Limited Exposure to Careers in Medicine

According to The Healthforce Center at UCSF, students underrepresented in medicine (URM) from socially and economically disadvantaged backgrounds may be unaware of the importance of relevant internships and accessing internships.  Additionally, without financial assistance URM students may not be able to complete internships due to the need to earn income for educational and family expenses.

Stereotype Threat

Stereotype threat is defined as a “socially premised psychological threat that arises when one is in a situation or doing something for which a negative stereotype about one’s group applies” (Steele & Aronson, 1995). In the case of students underestimated in medicine (URM) in an educational setting this can lead to concerns of being viewed negatively by professors and peers with regard to their capabilities. This may lead to poor performance on standardized entrance exams and classroom performance.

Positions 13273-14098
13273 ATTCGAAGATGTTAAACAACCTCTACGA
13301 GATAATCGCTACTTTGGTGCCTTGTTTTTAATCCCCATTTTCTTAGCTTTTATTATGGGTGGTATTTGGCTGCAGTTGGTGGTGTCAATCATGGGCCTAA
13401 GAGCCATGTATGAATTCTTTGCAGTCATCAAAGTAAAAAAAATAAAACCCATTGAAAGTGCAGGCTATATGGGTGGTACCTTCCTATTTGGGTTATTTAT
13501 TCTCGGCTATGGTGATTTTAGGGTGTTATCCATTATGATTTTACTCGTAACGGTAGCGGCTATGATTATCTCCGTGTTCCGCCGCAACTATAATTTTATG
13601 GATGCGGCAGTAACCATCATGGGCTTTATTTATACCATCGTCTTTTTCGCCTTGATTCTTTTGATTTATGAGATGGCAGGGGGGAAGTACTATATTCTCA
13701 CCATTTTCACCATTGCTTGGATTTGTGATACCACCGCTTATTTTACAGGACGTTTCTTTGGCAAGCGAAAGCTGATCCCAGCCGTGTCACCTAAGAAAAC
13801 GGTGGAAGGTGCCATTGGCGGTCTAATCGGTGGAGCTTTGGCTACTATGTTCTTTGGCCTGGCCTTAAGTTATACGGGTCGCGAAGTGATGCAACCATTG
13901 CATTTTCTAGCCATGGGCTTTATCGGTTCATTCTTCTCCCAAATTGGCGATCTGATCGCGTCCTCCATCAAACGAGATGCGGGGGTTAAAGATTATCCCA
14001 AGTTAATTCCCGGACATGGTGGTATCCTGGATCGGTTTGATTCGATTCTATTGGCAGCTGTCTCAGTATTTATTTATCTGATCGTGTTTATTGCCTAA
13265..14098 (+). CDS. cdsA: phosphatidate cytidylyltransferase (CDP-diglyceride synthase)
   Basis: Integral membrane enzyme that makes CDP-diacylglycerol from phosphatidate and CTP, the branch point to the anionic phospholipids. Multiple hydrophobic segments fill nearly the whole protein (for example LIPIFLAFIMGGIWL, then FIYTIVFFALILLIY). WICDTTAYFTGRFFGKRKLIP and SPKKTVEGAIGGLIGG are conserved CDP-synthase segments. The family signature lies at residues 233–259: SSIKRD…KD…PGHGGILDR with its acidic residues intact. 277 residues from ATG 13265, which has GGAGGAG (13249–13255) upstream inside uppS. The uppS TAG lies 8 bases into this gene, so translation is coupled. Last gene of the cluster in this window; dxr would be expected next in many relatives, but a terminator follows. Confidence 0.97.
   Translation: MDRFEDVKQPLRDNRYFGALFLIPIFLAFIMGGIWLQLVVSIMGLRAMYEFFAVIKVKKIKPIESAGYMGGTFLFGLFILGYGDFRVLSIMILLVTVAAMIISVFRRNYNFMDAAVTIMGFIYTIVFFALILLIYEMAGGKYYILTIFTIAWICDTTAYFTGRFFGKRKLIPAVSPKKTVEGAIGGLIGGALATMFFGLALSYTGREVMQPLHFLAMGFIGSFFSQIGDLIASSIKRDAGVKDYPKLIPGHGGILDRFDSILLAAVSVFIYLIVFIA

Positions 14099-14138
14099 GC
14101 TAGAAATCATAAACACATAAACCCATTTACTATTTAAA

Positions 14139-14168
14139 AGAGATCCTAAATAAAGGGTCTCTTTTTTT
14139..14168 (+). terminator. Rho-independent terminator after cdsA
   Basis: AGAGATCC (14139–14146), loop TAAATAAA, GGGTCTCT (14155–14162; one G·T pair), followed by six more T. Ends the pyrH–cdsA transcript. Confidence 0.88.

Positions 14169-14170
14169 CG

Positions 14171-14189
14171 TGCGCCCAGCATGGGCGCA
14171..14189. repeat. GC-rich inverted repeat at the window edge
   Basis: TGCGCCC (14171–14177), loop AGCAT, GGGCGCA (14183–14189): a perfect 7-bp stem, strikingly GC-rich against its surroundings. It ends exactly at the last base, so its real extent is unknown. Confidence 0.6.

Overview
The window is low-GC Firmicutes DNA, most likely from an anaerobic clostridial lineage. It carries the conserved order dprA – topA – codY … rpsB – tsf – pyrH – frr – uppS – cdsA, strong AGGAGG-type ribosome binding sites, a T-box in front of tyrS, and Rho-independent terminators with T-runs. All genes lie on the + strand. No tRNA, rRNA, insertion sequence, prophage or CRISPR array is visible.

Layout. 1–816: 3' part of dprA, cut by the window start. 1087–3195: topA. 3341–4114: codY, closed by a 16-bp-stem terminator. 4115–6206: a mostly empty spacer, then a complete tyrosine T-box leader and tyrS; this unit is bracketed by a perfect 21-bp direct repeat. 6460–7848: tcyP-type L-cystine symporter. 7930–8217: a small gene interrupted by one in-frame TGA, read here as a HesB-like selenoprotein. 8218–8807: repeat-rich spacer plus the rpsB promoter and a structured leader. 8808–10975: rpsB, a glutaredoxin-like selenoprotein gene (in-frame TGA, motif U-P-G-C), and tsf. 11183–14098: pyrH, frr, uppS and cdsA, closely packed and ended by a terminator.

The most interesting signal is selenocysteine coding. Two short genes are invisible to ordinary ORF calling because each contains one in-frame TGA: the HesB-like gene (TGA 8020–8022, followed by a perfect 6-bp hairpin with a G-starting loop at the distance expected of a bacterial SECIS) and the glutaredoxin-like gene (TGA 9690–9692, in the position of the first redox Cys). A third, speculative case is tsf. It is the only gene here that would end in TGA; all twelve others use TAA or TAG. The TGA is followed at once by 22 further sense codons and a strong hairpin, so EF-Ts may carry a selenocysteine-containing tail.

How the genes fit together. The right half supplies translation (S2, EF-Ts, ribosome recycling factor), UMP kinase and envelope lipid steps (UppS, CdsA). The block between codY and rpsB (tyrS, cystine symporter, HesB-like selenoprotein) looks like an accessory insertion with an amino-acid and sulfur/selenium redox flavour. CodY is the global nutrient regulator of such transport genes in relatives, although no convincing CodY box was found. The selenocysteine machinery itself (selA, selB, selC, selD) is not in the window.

Admissions Requirements

According to The Healthforce Center at UCSF, URM students who are academically underprepared for college often have lower GPAs in the pre-medical prerequisite coursework, and URM students cannot typically pay for MCAT test preparation courses to maximize their scores. Additionally, URM students may struggle with requirements for writing essays and the interview process.

Imposter Syndrome

The Impostor Phenomenon (IP) is marked by an individual’s persistent perception of incompetency despite contrary evidence (Lige et al, 2016). URM students often face the barrier of imposter syndrome, in which case they feel like an intellectual fraud, creating self-doubt and feelings of inadequacy. The American Psychological Association notes this is more prevalent in the minority communities.

Lack of Mentors Concordant with Student’s Race/Ethnicity